Parochial, unrepentant, pugnacious, malingering, incoherent, but well-meaning to the last.
Defending his (in)action during Katrina, he said, "then your questions, I suspect, would have been, 'How could you possibly have flown Air Force One into Baton Rouge, and police officers that were needed to expedite traffic out of New Orleans were taken off the task to look after you?'" This president seriously thinks that action means appearing in public for a photo-op.
"You know, not having weapons of mass destruction was a significant disappointment, he also said. So he would rather have found WMDs in Iraq? This could have been an infelicity of language - and we know Bush has a penchant for them - but it is precisely moments like this that have lead Bush's critics to believe that he is an administration first, America second president. Call it what it is President Bush, you made mistake. You were complicit in creating the expectation that there were WMDs so that it is disingenuous that you register disappointment at their absence as if this were some god-given circumstance handed to you.
"Go to India and ask about, you know, America's -- their view of America. Go to China and ask," Bush said in disagreeing with the premise of a reporter's question that he had damaged America's standing in the world. Clueless, presumptous, and pugnacious to the end. Take a stand, assert it and don't bother to prove it - exactly what got Bush into trouble with practically every mishap in his presidency.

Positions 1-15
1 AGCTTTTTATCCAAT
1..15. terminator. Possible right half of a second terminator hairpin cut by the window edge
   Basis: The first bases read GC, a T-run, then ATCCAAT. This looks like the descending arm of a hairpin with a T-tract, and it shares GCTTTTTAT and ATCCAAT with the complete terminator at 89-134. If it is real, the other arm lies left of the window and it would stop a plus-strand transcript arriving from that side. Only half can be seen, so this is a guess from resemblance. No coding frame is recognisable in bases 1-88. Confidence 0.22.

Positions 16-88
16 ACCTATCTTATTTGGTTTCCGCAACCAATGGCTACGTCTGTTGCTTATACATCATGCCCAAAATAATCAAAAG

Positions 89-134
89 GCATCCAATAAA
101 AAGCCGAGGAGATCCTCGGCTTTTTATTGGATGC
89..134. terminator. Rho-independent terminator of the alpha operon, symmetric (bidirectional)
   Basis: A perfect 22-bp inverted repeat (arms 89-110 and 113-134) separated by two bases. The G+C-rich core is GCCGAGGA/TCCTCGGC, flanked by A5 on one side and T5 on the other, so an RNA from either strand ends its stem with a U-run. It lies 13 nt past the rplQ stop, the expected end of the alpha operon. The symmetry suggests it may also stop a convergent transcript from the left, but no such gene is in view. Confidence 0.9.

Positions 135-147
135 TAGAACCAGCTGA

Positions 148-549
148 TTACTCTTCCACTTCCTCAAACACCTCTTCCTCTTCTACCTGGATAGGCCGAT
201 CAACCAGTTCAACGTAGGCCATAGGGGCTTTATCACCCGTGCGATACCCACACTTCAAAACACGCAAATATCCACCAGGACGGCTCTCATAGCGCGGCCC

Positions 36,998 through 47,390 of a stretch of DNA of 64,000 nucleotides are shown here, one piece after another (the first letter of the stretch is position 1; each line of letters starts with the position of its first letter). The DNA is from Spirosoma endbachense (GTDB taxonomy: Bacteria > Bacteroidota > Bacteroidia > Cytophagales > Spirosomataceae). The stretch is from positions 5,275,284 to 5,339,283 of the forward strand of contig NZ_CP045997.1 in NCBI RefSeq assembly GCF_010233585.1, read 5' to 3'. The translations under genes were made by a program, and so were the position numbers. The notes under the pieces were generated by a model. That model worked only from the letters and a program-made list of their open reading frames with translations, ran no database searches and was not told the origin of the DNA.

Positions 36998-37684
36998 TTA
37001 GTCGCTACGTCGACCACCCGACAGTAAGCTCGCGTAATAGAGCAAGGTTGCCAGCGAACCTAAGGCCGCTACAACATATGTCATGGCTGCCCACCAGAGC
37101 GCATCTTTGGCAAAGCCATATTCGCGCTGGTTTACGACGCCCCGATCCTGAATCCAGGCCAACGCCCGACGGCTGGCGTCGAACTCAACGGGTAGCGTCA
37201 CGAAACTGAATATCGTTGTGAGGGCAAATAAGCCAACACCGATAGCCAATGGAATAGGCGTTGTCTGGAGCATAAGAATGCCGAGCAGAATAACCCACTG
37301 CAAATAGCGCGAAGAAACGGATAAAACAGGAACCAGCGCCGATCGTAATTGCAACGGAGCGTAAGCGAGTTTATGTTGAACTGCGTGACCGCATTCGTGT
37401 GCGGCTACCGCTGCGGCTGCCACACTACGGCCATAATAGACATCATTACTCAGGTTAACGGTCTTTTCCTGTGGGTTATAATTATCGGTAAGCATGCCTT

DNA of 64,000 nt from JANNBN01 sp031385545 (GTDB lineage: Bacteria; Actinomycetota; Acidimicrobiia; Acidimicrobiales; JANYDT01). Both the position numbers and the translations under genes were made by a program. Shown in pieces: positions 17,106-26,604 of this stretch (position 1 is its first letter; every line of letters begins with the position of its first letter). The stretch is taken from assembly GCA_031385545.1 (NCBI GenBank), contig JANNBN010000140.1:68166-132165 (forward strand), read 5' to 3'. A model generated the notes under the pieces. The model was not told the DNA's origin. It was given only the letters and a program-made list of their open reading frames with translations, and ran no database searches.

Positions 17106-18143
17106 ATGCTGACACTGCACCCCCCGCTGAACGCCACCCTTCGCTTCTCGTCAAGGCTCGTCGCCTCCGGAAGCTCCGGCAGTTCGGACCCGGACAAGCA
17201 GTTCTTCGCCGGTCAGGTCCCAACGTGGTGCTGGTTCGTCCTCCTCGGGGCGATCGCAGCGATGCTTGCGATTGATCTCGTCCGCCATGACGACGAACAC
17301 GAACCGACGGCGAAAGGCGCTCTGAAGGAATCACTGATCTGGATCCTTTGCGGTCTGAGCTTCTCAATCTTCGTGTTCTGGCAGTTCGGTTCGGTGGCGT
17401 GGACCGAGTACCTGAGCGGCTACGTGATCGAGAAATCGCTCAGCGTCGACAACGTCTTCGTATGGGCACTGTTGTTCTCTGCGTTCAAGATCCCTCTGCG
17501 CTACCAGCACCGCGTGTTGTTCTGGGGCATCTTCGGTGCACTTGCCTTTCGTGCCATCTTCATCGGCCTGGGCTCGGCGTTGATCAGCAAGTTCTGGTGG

Continuing on this tone in his press conference, he got fiesty again on Katrina: "But when I hear people say the federal response was slow, then what are they going to say to those chopper drivers or the 30,000 that got pulled off the roofs?" Yes, use the chopper drivers and the Katrina victims as a human shield against political accountability. Perhaps Bush ain't so different from his frenemies in the Middle East.
When asked why the tone and rhetoric got out of hand, he quipped, "I don't know why. You need to ask those who -- those who used the words they used." Yet just earlier on, Bush had admitted that "Obviously, some of my rhetoric has been a mistake." President Bush is so indifferent to the fundamental law of consistency that is the necessary condition for truthfulness that his critics can hardly be blamed for accusing him of lacking integrity.
So these are the best words in his press conference: "But I wish him (Barack Obama) all the best. And people say, 'Oh, that's just a throwaway line.' No. It's not a throwaway line. The stakes are high. There is an enemy that still is out there." Terrible, but well-meaning president, Goodbye!